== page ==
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In the last few weeks since the election some pundits and politicians on the left have pointed to the defeat of Mitt Romney and the beating back of Republicans in congress as an indicator of a bleak future for the Republican party. I myself am not quite so pessimistic about the prospects of the Republican party because it seems like the two party system will force Americans to sway back and forth between one terrible party and the other. That being said, I am rather encouraged by the responses that all of these doomsayers have elicited. It seems like many on the right, while disagreeing that the Republican party is no longer an effective political party, do agree that some structural changes need to be made in order to allow for better prospects in future elections. After all, Republicans have lost the popular vote in five of the last six presidential elections.

 

The question that remains is, in what way should it be changed?Should it be more conservative? Should it be more moderate? Should it pander to Hispanics or Women or some other minority? In my estimation, all of these prescriptions miss the mark. Republicans are running around looking for a winning strategy when indeed it has been under their noses for at least the past five years.

In her November 23rd article on US News and World Report,http://www.usnews.com/news/blogs/ballot-2012/2012/11/23/ron-pauls-strengths-may-provide-gop-roadmap-to-successRebekah Metzler introduces the Republican party to the political dynamo that is Dr. Ron Paul the Republican Congressman from Texas. Metzler contends that despite the fact that both of Congressman Paul’s bids for the Republican nomination have been unsuccessful, he may yet hold the key to future wins for his party. Metzler identifies three specific policy areas that Ron Paul stood for that propelled him to beat all of his Republican challengers with the 18-29 year old demographic in many states by overwhelming margins during the primary season and suggests that if the Republican party as a whole moved toward these positions they would be on more solid ground in the years to come. The three policy areas she outlines are his Anti-War stance which included a large scale rollback of the military presence world wide, his stance on auditing and then ending the federal reserve system which enjoys a government granted monopoly on printing money, and his federalist approach to social issues which included leaving things like abortion, marijuana policy, and gay marriage to the states rather than trying to find a one size fits all solution at the federal level.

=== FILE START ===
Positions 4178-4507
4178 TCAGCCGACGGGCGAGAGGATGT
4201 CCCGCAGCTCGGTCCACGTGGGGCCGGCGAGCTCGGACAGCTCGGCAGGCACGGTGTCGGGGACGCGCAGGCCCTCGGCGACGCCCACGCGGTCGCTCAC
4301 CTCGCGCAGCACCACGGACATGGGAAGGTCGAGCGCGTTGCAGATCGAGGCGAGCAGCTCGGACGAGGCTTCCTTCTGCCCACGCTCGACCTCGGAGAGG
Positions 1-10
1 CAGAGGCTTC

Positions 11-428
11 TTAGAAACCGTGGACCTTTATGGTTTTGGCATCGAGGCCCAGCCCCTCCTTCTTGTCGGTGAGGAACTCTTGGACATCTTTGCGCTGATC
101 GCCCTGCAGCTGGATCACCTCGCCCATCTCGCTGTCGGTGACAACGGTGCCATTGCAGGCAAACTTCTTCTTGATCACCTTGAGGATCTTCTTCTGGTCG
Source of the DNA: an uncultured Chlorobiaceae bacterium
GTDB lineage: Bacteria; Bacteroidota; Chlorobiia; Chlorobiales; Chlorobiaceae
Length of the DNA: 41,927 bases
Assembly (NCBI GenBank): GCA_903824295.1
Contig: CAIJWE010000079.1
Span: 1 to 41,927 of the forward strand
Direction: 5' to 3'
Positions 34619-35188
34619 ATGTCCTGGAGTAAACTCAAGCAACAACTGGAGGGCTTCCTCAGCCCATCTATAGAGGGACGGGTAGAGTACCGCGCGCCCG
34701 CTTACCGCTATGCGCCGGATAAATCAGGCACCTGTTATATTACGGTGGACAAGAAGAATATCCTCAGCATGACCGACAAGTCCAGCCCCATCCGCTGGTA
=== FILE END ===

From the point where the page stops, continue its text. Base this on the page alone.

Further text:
I have to agree with Metzler about his anti war and federalist social issue approach but would beg to differ regarding end the fed. I’ll start with my disagreement by saying that I don’t think the younger demographic, nor minorities in general are particularly concerned with US monetary policy. I don’t think monetary policy is a popular issue with almost any demographic except, perhaps, trained economists. While I think that his role in educating the population on this issue has been an incredible breakthrough, at this point it still does not seem like a major issue. While it may or may not be sound economically for the Republican party to abolish the Federal Reserve Bank in the future, it is probably politically almost inconsequential.